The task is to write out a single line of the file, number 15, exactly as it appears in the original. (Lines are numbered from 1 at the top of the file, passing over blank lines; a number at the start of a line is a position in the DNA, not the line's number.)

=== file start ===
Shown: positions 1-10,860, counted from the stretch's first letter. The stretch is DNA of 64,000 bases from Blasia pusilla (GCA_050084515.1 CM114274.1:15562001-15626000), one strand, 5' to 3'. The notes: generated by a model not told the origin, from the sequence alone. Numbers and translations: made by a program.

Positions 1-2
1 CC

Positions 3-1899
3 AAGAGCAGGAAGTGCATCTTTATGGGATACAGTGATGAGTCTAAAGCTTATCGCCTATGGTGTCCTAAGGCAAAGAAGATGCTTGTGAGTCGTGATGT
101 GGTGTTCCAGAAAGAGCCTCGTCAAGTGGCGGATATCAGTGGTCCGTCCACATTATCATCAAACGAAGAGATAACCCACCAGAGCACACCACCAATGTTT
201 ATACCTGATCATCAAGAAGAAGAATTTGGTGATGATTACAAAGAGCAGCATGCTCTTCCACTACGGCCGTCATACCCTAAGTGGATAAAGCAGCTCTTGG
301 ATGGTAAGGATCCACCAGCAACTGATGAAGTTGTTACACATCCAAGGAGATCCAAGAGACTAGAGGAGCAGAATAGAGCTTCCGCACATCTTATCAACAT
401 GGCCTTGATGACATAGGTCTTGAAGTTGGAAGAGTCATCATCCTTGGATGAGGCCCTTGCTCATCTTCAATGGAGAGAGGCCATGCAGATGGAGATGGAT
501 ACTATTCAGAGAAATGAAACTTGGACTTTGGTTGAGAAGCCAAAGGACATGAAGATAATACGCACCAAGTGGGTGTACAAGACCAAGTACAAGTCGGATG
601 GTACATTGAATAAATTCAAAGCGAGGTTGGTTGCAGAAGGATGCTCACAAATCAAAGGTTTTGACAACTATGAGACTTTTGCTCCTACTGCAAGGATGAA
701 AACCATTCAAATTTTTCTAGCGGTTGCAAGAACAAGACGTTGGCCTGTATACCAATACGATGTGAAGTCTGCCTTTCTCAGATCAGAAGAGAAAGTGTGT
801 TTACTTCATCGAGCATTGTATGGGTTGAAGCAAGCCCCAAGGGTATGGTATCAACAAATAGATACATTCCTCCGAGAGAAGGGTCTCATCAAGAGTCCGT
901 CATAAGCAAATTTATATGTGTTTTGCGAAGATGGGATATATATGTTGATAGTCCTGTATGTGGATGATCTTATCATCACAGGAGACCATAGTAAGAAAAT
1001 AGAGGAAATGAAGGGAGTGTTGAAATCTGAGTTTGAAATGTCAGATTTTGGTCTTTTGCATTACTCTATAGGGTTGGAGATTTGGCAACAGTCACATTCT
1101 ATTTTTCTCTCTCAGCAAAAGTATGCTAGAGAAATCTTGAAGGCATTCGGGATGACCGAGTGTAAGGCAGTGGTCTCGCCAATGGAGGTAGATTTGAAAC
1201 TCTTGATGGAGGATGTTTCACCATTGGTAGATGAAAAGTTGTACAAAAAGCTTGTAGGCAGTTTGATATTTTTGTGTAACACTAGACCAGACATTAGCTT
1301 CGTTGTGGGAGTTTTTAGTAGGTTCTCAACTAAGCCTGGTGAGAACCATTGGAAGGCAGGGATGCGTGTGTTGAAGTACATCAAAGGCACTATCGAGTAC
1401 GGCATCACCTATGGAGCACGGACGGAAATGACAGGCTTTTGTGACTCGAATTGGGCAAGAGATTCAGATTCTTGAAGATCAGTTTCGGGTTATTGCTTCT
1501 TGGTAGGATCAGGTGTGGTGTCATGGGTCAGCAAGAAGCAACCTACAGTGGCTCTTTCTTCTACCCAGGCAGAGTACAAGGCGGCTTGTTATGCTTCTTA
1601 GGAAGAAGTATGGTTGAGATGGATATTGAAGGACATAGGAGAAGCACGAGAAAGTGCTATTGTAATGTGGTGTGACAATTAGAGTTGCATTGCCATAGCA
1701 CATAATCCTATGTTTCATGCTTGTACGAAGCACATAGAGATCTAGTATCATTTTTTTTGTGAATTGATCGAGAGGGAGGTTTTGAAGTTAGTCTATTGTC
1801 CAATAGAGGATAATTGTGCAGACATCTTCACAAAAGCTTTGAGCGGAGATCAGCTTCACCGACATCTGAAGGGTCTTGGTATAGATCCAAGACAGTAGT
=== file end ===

1001 AGAGGAAATGAAGGGAGTGTTGAAATCTGAGTTTGAAATGTCAGATTTTGGTCTTTTGCATTACTCTATAGGGTTGGAGATTTGGCAACAGTCACATTCT